Thousands of perfectly circular lakes in the area. Some of them are far far larger than these new ones.
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Arctics Pop As A Bottle Of Campagne. What’s Up?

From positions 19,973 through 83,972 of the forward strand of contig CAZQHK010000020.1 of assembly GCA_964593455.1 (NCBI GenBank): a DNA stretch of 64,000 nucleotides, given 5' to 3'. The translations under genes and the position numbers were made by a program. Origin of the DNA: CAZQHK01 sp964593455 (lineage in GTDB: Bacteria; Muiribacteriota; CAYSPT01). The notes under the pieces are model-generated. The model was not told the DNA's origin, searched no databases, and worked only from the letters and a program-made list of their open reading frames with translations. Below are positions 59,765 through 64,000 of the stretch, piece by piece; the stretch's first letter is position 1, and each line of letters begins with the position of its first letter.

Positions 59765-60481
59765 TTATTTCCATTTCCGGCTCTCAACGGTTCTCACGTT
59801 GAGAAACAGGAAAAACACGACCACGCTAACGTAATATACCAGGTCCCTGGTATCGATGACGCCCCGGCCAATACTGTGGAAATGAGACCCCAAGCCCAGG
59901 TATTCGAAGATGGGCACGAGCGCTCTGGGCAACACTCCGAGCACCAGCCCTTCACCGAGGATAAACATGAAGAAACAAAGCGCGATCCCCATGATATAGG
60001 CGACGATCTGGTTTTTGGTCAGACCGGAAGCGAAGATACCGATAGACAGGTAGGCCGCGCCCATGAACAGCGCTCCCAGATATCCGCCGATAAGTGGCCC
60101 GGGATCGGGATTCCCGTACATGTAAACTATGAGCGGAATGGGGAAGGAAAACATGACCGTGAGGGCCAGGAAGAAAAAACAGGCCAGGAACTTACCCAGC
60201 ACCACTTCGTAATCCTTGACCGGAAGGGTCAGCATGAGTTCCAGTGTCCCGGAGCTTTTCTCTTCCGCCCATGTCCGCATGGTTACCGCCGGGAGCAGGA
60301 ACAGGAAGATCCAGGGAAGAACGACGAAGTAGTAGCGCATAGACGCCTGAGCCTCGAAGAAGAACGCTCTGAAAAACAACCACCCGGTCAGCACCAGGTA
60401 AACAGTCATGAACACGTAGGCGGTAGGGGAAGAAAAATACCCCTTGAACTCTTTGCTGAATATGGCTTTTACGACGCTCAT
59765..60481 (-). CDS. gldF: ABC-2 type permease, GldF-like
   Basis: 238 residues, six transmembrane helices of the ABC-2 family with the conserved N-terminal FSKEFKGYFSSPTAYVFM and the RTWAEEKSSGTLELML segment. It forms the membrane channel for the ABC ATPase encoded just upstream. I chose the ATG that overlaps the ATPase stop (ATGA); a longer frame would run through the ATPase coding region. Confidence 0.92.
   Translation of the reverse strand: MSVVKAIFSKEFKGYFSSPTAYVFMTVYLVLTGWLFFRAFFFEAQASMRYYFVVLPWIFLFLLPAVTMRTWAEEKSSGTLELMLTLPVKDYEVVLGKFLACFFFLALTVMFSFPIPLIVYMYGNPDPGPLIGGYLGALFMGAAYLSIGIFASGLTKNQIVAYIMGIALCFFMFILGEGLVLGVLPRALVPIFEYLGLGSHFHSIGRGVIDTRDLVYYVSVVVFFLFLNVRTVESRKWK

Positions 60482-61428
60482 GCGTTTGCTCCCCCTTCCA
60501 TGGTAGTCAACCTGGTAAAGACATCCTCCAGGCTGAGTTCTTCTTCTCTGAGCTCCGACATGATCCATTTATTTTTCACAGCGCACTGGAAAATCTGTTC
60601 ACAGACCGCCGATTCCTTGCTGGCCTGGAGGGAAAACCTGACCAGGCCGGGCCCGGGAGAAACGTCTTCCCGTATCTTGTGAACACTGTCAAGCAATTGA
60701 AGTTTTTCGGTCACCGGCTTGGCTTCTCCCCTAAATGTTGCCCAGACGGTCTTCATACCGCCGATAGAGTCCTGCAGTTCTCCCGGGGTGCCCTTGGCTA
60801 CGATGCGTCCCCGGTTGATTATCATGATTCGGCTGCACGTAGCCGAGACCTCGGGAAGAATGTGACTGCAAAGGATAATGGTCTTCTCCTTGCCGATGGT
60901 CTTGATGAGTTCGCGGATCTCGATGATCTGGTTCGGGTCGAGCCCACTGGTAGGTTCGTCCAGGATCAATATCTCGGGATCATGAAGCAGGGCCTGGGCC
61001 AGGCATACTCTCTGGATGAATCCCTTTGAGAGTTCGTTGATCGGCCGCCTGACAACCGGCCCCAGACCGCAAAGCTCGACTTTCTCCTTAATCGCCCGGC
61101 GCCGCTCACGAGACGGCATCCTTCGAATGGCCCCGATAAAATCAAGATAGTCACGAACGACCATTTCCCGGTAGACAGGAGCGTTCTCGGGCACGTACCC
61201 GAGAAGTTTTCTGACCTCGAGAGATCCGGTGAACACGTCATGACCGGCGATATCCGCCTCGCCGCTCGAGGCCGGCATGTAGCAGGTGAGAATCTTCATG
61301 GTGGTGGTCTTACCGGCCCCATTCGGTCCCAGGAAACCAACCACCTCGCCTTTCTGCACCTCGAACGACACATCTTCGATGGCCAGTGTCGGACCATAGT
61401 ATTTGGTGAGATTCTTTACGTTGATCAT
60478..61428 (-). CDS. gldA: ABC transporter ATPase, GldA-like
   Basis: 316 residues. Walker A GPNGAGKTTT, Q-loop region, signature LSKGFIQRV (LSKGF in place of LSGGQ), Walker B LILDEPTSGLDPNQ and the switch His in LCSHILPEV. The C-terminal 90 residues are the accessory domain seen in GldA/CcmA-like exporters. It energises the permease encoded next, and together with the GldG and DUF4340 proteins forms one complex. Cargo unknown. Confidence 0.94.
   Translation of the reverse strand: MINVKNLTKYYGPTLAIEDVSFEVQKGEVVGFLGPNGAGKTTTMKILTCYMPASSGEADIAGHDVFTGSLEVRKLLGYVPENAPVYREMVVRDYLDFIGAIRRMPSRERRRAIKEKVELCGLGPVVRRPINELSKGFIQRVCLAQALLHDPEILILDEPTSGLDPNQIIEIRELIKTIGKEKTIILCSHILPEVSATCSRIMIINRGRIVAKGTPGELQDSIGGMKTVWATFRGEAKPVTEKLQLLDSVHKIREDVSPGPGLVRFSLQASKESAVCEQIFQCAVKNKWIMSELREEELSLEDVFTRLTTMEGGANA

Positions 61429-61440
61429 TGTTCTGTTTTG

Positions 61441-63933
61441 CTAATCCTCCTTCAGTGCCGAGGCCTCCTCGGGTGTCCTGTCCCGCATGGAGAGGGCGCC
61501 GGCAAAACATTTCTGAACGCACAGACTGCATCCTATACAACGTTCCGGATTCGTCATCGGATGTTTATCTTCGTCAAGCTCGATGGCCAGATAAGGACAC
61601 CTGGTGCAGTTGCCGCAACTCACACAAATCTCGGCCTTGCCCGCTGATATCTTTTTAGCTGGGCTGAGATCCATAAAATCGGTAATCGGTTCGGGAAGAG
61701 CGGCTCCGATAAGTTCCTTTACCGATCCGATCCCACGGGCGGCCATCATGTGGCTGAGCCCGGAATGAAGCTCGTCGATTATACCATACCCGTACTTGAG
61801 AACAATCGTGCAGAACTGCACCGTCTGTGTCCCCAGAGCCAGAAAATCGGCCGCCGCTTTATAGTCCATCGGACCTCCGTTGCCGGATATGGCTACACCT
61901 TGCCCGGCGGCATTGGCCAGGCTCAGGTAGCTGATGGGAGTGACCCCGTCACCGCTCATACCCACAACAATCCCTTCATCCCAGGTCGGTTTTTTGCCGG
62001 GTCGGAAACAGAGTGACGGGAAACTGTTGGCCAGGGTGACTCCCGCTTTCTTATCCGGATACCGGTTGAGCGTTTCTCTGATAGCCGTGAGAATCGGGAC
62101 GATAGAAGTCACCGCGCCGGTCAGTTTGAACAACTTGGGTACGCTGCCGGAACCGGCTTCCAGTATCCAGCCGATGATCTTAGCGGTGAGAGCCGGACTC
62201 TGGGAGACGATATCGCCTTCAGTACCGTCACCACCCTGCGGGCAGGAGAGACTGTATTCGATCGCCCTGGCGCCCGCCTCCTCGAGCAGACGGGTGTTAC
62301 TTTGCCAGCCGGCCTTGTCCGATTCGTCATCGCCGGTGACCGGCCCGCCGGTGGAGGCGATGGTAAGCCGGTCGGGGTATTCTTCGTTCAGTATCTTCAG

The Arctics would not usually be associated with liveliness. Dark, sullen ice caps as far as the eye can see. Rustic tundra landscapes, cold weather. Nothing too exciting - unless you look under the surface, as a team of Russian scientists did. And what they found, was nothing short of alarming. Arctics Pop As A Bottle Of Campagne. Back in 2014, this team located a suspicious crater. Curious as to how this got here, they continued to monitor the area. Now they documented another 16 explosions, the result of trapped gas in the thawing permafrost. So, a natural phenomenon was only first observed some six years ago, is becoming something of a commonplace in Siberia. It includes random and unpredictable explosions of the ground, blasting craters of more than 100 feet deep in the surface. Photo from July 2020 by Vesti Yamal. The new funnel filmed from air by the team of Yamal-based TV station.  Recommended:  Climate Change: China Floods The Arctic On Fire Crater 17 Sounds Alive The latest crater, that has fittingly been named ‘Crater 17’, has made quite the literal and figurative impression. It is a large pit, dark and ominous, that has all the appearances of being really, really active. The sound of dirt and ice peeling off the permafrost crater wall and falling in the hole is nothing short of eery. One of the lead scientists even dubbed it as something that was “ making noises, like something alive ”.   Over the examinations of the now 17 craters, the scientists managed to find out more about the how and why. These craters, all of them in the far north of western Siberia, were blasted by exploding subterranean gases. And why there are suddenly so many of them? I will let you guess first. You’ve got it: global warming. Recommended:  Arctic Sea Cooks Methane. Extremely Alarming Much Is Unknown About The Craters Although more is now known about this phenomenon, there is still as much - or probably even more - unknown. What we do know is that their occurrence is limited to the specific region in Siberia, so they are probably related to the geology of that area. Then, they occur under small hills on the tundra, typically places trapping large amounts of gas.   As these ‘gas bubbles’ are surrounded by ice sheets above it and permafrost all around it, they have no way of escaping. That is, until the pressure gets too high and the ice layer thaws. Boom. Photo by Vasily Bogoyavlensky. The Siberian Times, Vladimir Epifanov. Gas craters found in 2014 - 2015 years on Yamal and Taimyr peninsula.  Where The Gas Comes From The origin of the gas is still somewhat fuzzy. Scientists do think it has something to do with decaying animals and plants in the permafrost. This layer is technically a mix of soil, ice, prehistoric plants, and some frozen ancient mammals. Think deep-frozen mammoths, musk ox, woolly rhinoceroses, prehistoric horses, wolves, and other beasts; all mixed up with bits of plant, soil and ice. How’s that for a milkshake? While the theory of gas building up by the decomposing in this layer is sound, it has not been proven. Scientists have been unsuccessful in retrieving animal parts in the debris field of the exploded land. Yet the theory is the best one they got, so far. The permafrost is usually a few hundred yards up to a mile thick, hiding a lot of secrets - and dead matter. As time goes on, the top layers thaw. Especially in warmer summers, this process speeds up. As this top layer was the ‘safeguard’ for layers underneath, these are now susceptible to melting and weakening as well. And as some deeper layers might have a pretty spectacular gas build-up, a result of centuries-long processes of decaying and freezing organic materials, it is the literal match setting everything ablaze. Recommended:  Antarctic: Our Growing Footprint On This Pristine Continent Exploding From Combustion Or Weakening There is another theory, though. The methane in the deeper layers of the permafrost used to be crystallized, but is now becoming gaseous again as the Earth warms up. This means that the rising pressure under the surface is more to blame for the explosions than the weakening of the ice, as the earlier theory advocates. This would be like a bottle of champagne going off. This real-life minefield is pretty dangerous, needless to say. Thankfully, the area in question is very scarcely populated - with only some reindeer herders and Russian oil-workers present in the area. This might explain why we did not take notice until recently, although there are stories in reindeer communities of such explosions having happened before.   Regardless, it is pretty obvious that these rare occurrences are now becoming more commonplace - and that it has something to do with global warming. The Arctic is hit harder than the rest of the Earth, and this is just another way of her letting us know that she is about done with it. If the loud ‘boom’ does not get her message across, it is hard to say what will. Before you go! Recommended:  Global Cooling Or Warming: Will It Kill Us? Did you find this an interesting article, or do you have a question or remark? Leave a comment below. We try to respond the same day. Like to write your article about rising sea levels and climate change? Send your writing & scribble with a photo to [email protected] , and we will write an interesting article based on your input.